In the 2010 midterm elections, Tea Party candidates were a key force in helping the Republican Party capture a majority in the House, although the defeats of some Senate candidates favored by the movement may have hurt GOP chances to take control in that chamber as well.

Currently, 42% of Republicans and Republican-leaning registered voters say they agree with the Tea Party movement, according to a survey conducted last month. This is little changed over the course of the last year, but down from the height of the movement in 2010 when, in the three months immediately preceding the election, 54% of Republican voters identified with the Tea Party.

Although 56% of GOP voters do not express support for the Tea Party, this number consists mostly of those who do not have an opinion; only 11% actively disagree with the movement, the remaining 44% say they have no opinion.

The segment of the Republican electorate that is affiliated with the Tea Party differs substantially from other Republican voters, both demographically and ideologically.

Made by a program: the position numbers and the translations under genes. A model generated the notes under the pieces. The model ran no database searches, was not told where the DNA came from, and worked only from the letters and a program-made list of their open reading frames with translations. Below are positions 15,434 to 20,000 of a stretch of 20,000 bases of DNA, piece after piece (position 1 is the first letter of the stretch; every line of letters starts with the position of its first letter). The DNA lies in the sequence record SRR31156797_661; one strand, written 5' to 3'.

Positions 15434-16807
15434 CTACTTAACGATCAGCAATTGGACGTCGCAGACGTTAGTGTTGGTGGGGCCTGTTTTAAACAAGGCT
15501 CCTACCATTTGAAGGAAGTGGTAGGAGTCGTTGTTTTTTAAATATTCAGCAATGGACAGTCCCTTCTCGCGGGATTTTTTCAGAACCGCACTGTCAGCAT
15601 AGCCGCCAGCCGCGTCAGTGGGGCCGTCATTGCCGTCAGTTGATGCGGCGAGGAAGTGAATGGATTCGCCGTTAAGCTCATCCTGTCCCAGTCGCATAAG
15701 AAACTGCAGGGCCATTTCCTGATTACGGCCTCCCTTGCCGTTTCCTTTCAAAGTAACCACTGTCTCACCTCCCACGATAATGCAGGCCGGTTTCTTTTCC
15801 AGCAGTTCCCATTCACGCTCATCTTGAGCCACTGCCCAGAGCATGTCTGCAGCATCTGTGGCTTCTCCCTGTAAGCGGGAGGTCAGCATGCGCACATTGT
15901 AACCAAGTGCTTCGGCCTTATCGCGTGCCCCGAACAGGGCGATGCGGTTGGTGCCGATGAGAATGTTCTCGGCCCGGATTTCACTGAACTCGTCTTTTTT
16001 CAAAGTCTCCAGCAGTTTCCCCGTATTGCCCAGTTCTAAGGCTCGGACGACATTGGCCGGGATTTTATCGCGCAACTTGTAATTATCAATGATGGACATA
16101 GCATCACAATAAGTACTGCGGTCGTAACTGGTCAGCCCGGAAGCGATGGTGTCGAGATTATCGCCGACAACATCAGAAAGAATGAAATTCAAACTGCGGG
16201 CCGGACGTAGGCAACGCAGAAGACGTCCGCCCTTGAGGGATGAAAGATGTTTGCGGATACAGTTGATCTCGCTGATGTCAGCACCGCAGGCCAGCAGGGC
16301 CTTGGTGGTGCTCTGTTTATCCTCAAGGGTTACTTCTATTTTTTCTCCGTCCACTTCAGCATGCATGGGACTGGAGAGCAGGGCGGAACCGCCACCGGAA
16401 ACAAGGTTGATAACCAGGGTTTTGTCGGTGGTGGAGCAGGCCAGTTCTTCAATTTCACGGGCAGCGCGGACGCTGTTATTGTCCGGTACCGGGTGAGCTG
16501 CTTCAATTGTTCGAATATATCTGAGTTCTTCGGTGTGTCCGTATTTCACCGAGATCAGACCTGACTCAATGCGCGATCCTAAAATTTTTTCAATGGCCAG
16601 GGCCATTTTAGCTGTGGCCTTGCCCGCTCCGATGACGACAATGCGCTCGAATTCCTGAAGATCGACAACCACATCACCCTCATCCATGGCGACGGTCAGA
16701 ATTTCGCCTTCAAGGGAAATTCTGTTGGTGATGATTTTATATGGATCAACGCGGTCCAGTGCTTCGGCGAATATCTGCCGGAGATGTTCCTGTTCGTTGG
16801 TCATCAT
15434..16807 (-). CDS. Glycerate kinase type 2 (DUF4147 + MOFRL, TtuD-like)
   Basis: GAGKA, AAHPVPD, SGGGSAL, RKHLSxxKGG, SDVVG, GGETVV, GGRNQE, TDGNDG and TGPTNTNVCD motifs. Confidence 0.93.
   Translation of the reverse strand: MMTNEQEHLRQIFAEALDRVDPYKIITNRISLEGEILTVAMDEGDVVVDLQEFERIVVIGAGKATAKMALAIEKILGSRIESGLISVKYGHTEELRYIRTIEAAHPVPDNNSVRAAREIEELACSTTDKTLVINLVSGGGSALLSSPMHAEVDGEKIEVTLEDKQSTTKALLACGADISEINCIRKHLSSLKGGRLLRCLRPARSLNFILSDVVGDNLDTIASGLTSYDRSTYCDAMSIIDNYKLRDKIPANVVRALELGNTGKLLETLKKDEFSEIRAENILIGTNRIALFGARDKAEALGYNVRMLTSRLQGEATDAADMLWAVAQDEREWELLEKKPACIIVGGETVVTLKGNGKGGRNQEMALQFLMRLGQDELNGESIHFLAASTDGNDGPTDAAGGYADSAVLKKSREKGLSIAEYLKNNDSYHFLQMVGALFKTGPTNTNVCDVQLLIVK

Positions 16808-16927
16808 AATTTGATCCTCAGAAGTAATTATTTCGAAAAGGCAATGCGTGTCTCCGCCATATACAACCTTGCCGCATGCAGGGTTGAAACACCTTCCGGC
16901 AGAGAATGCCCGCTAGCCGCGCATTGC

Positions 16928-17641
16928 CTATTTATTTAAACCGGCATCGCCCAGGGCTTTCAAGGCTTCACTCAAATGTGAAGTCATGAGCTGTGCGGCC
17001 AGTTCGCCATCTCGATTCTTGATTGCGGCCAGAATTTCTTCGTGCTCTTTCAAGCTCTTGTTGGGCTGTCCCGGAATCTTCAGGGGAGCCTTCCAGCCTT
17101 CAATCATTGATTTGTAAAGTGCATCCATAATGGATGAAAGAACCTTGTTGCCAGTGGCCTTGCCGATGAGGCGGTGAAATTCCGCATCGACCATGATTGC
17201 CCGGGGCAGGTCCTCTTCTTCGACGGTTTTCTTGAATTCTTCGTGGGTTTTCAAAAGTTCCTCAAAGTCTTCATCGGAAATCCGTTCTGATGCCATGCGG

Overall, Republican voters are evenly divided by gender. Six-in-ten Tea Party Republicans, by contrast, are male.

Those who agree with the Tea Party are also considerably older (67% are 50 or older, compared with just 52% of other Republicans). A third (33%) of Tea Party Republicans have at least a college degree, compared with 23% of other Republicans. Similarly, Tea Party Republicans are more affluent than others affiliated with the GOP. White evangelicals—who are 31% of all Republican voters—are 36% of those affiliated with the Tea Party.

Bruce Drake  is a former senior editor at Pew Research Center.